Molly, former baby prostitute "Angel" from Sunset Boulevard, has managed to leave her street life with help of Lt. Andrews. She studies law at an university and aims to become attorney. ... See full summary »
Will arrives for his last year at The Carolina Military Institute, in the Deep South USA, in the 1960s. A black student, Pearce, has been accepted, for the first time and Will is asked to ... See full summary »
Victor Meldrew is a retiree with an attitude who seems to attract bad luck. If he's not driving his long suffering wife Margaret crazy with his constant moaning, he's fighting with his ... See full summary »
Father Ted Lawson creates a robot, Vicki (played by Tiffany Brissette). The family--Ted, Joan and Jamie--keep Vicki's identity secret, and pretend that she is their daughter. Harriet, their... See full summary »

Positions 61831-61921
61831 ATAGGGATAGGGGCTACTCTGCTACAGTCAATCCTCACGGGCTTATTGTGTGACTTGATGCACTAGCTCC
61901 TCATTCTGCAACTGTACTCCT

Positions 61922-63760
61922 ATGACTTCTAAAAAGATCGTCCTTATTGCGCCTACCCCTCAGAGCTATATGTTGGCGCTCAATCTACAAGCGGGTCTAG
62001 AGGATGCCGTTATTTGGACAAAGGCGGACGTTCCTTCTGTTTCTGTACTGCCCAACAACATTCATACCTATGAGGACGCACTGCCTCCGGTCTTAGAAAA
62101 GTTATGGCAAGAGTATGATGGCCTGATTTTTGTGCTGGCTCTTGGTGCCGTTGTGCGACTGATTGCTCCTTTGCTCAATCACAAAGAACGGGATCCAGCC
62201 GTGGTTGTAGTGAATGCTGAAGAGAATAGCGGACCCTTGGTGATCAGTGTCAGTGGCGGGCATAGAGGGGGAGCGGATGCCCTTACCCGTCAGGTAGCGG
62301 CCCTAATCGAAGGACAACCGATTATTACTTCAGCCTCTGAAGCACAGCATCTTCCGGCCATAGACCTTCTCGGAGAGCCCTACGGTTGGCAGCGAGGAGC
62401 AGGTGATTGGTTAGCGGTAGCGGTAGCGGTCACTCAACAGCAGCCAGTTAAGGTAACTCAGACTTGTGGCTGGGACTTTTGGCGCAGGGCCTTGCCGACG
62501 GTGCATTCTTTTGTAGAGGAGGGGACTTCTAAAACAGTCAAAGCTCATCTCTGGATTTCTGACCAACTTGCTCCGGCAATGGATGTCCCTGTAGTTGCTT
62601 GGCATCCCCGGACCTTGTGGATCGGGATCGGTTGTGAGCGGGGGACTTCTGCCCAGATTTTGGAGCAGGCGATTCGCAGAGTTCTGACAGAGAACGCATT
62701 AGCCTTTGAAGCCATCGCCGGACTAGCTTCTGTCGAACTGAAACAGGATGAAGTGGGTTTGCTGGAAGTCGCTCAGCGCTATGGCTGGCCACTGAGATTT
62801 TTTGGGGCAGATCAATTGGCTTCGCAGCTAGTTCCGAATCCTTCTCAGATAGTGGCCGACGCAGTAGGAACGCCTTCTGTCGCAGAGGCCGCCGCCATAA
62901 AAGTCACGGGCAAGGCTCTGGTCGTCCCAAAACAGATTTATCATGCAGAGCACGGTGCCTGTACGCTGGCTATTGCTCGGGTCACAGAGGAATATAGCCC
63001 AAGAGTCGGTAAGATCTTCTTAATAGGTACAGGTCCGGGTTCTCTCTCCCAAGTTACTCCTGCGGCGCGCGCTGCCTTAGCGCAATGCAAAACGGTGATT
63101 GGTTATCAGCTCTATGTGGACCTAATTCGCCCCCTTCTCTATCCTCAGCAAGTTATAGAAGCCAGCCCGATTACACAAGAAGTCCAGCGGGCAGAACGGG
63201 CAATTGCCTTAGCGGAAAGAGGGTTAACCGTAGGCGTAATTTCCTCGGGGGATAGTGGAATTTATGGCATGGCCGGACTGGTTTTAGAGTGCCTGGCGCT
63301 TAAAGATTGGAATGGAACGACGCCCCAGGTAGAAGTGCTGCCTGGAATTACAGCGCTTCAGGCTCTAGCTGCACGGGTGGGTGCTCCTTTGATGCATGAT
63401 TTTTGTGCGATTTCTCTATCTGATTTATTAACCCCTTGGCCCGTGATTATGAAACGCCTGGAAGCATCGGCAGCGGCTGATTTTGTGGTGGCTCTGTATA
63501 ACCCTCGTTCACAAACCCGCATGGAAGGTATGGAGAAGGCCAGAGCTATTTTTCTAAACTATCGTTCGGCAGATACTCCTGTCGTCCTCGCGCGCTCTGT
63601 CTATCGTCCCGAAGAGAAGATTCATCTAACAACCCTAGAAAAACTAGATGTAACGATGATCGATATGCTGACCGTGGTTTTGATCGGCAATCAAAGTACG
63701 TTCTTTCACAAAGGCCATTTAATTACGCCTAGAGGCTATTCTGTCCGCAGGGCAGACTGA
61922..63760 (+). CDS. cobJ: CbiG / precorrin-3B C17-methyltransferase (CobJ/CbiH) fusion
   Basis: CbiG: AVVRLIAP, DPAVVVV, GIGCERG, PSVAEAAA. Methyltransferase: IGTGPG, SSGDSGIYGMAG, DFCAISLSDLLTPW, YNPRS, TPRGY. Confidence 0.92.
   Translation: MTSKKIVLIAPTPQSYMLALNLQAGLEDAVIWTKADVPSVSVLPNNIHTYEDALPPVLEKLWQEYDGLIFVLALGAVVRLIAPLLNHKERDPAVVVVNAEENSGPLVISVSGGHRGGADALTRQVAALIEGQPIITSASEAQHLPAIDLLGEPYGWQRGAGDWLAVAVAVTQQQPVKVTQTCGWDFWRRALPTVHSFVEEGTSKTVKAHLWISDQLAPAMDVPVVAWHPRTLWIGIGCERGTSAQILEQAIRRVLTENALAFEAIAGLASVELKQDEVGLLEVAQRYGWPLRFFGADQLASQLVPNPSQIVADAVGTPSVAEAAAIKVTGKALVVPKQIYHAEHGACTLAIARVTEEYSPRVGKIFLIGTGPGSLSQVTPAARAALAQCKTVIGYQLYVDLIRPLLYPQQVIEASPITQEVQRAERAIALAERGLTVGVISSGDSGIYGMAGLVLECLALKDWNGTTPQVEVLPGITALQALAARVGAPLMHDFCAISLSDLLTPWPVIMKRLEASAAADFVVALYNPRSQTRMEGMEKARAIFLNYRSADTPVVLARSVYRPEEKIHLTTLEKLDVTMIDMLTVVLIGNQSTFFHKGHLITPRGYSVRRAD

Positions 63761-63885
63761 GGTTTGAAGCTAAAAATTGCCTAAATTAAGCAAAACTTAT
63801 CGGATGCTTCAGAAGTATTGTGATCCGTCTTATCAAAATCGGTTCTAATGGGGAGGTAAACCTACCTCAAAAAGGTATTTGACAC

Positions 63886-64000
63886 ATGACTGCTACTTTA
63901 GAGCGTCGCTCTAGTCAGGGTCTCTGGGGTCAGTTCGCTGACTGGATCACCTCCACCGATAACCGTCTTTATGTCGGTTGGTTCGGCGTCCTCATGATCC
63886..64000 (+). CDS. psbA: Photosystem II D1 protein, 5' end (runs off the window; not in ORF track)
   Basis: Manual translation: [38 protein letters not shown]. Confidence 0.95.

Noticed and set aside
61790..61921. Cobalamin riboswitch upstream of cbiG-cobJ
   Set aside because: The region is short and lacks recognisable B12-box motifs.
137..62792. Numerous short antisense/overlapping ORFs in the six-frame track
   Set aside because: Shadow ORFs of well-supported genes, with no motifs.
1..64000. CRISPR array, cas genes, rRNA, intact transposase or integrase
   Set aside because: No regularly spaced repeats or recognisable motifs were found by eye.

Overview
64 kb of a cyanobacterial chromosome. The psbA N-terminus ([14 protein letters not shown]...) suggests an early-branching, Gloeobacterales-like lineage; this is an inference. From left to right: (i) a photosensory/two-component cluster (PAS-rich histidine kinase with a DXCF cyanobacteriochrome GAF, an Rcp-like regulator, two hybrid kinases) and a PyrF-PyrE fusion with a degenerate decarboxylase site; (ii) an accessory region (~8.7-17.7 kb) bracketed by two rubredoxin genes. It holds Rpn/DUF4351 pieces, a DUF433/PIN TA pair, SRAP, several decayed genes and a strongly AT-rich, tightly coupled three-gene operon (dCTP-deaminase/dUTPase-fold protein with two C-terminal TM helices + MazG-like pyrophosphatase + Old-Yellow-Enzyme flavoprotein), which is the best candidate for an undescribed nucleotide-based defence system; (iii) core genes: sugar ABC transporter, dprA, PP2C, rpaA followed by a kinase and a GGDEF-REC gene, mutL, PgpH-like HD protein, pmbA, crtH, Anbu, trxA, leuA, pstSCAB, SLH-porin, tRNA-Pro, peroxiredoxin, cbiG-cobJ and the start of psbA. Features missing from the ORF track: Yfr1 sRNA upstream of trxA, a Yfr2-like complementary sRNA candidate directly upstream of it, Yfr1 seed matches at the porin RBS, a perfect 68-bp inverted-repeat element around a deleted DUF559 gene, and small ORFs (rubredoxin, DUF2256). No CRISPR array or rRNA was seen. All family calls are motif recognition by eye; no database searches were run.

I remember watching it watching it from the start, I was not a Dukes fan and I didn't exactly care for what was on NBC at the time, either, and in 81 the PBS stations were usually world news programs running opposite it. I watched the first episode and thought, "What a fricken cool theme song!" it was very much like boogie woogie bugle boy, I wish I could download a copy of it off iTunes. It is sad that it was short run. I enjoyed it with my dad, in turn we later watched Open All Hours, and laughed our arses off at the Nurse Gladys Emanual innuendos and other running gags in it, also. That, too, was a good program. I am half hoping that the whole has not been destroyed as some failed programs are. I would like, very much, to own the series on DVD. A friend of mine likes to watch Married With Children, Keeping Up, Are You Being Served, Sanford and Son, I know he would like BOTH coasts' versions of this TV show. The odd part is, with it being on for 4 months in America they almost made more episodes than the original BBC which ran, off and on for 5 years, and they had made only 30 episodes. English broadcast was odd. I think they have adopted the American shooting schedule of one episode for each week, for up to and including 28 to 32 weeks, depending on writing, contracts, ideas with scripts, tempers of the divas, etc....
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